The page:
Half an hour or so to spare before catching a train from Nottingham to London. Not enough time for a full-blown pub meal in the Galley restaurant of the strangely named Fellows, Morton & Clayton pub in Nottingham's Canal Street.
But all was not lost. Why do I always rely upon a main course dish when a decent bar snack will often suffice? Well, on this occasion it would have to do so I nipped in to the pub and was delighted to find a fantastic-looking roasted pork roll served with roasted potatoes and, luxury of luxuries, sage and onion stuffing which I hoped and prayed would be my favourite - Paxo!
Still not entirely happy with the bar snack option I walked into the Galley restaurant to check out the set lunch before storming back to the bar and ordering the pork roll. It was hand-carved in front of me and easily one of the best bar snacks I had experienced - although I have to admit that a steak sandwich in the White Hart Inn, Corfe, recently was just as good and worthy of a mention here.
But back to the pork roll and those superb roasted potatoes and the Paxo stuffing. And what about the pint of Post Haste? Everything was excellent and I didn't have to sit down at a table as the food allowed me to lean against an internal wall and wallow in the informality of the occasion. A worthy pub of the month, I was thinking.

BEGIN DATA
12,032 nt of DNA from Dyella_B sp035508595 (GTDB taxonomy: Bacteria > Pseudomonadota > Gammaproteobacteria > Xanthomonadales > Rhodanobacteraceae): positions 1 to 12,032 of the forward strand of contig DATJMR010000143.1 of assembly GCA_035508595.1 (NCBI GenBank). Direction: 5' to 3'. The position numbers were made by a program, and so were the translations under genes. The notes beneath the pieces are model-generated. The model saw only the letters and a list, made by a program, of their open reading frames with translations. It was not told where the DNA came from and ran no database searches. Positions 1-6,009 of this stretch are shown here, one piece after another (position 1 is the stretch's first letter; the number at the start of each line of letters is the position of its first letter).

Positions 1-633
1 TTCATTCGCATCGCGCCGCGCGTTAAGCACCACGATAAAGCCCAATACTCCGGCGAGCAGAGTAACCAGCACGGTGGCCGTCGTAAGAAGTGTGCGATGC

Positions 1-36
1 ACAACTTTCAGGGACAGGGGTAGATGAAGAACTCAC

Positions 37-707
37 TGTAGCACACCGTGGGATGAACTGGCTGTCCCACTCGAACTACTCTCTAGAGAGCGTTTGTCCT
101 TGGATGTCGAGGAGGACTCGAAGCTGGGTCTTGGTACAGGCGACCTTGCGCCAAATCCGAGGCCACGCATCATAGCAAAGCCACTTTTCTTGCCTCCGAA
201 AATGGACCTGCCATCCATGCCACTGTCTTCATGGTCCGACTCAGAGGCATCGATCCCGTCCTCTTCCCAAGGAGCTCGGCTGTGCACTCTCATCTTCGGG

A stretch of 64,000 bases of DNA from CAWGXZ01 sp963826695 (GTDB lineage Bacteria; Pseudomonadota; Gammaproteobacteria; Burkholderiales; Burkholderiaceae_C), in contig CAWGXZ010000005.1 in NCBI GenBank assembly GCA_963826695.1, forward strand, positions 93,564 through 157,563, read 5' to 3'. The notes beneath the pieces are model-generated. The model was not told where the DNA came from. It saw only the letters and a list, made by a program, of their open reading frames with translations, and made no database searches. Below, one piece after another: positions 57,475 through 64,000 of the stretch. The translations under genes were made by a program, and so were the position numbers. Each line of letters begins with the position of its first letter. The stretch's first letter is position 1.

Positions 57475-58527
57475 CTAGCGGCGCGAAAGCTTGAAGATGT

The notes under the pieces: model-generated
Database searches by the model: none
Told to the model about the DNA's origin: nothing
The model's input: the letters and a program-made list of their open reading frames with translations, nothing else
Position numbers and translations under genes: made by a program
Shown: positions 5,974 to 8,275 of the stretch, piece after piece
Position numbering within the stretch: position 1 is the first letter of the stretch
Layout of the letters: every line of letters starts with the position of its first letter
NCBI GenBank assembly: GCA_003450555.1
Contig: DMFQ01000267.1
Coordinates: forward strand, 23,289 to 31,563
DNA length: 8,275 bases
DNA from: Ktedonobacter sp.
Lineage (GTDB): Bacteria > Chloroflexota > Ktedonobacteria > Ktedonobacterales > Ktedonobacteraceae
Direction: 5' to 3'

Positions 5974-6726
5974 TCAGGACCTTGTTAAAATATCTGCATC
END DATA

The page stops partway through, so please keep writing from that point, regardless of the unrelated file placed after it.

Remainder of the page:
And it was all down to Les Howard, the Whitbread lessee who, at the time of my visit, was on holiday. He and wife Jennifer have been at the Fellows for 11 years along with business partner David Willans and the plan has been to offer less frozen and more fresh food.
Jennifer has been in the kitchen for all 11 years and has developed a consistency of quality which was absent before her arrival. Puddings are home-made, chips are home-made and so is the haddock, which Les buys from his father-in-law's company T Lofthouse of Grimsby. Other fish is frozen because Les believes it offers better quality than fresh. "Some fresh fish is 10 days old when it's landed," he said.
The Fellows is still very much a 'drinks led' business with only 40 per cent of sales attibuted to food. The Galley restaurant is relatively new - it opened in March 2000 - but Les is optimistic that food sales will get better as his clientele of solicitors, shoppers and Evening Post journalists are boosting sales - 40 meals on a bad day but up to 90 on a good one.
In the early days the restaurant would only open at lunch times because Les and Jennifer had a young family but now they have grown up - and help out in the pub - the restaurant opens in the evening as well and it is working. "It's coming. We're not packed very night but we're doing good business," he said. "In 12 months' time it will be very good."
The roasted meat roll operation was something Les inherited from the previous occupants of the Fellows. The only thing Les changed was the cut of the meat - he now uses topside instead of flank when beef is on the menu. "People always say how nice the meat is; I've used the same butcher, Derek Cheeseman, for 11 years," he told Pub Food.
Les is all for longevity and the personal touch. Pat, the lady behind the bar when I visited has, according to Les, been at the Fellows for 16 years and that is what customers appreciate - continuity and that all-important personal touch.